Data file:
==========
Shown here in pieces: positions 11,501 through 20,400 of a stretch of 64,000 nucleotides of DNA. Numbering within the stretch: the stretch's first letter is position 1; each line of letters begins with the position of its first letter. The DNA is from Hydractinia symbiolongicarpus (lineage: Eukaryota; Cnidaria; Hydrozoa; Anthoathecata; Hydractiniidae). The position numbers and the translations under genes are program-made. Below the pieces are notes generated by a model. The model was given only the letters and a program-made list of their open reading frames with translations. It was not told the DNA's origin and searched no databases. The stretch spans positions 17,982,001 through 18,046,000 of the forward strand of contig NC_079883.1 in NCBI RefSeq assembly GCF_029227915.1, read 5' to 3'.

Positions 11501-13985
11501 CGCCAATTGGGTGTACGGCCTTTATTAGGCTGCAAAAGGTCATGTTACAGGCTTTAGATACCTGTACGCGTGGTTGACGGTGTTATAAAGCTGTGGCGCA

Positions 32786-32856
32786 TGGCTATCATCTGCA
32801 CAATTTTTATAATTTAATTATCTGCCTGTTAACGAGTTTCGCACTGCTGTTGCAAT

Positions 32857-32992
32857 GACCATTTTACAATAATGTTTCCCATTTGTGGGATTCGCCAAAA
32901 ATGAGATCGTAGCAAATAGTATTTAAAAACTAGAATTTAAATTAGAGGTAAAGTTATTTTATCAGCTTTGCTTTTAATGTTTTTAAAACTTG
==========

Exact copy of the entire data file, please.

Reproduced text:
Shown here in pieces: positions 11,501 through 20,400 of a stretch of 64,000 nucleotides of DNA. Numbering within the stretch: the stretch's first letter is position 1; each line of letters begins with the position of its first letter. The DNA is from Hydractinia symbiolongicarpus (lineage: Eukaryota; Cnidaria; Hydrozoa; Anthoathecata; Hydractiniidae). The position numbers and the translations under genes are program-made. Below the pieces are notes generated by a model. The model was given only the letters and a program-made list of their open reading frames with translations. It was not told the DNA's origin and searched no databases. The stretch spans positions 17,982,001 through 18,046,000 of the forward strand of contig NC_079883.1 in NCBI RefSeq assembly GCF_029227915.1, read 5' to 3'.

Positions 11501-13985
11501 CGCCAATTGGGTGTACGGCCTTTATTAGGCTGCAAAAGGTCATGTTACAGGCTTTAGATACCTGTACGCGTGGTTGACGGTGTTATAAAGCTGTGGCGCA

Positions 32786-32856
32786 TGGCTATCATCTGCA
32801 CAATTTTTATAATTTAATTATCTGCCTGTTAACGAGTTTCGCACTGCTGTTGCAAT

Positions 32857-32992
32857 GACCATTTTACAATAATGTTTCCCATTTGTGGGATTCGCCAAAA
32901 ATGAGATCGTAGCAAATAGTATTTAAAAACTAGAATTTAAATTAGAGGTAAAGTTATTTTATCAGCTTTGCTTTTAATGTTTTTAAAACTTG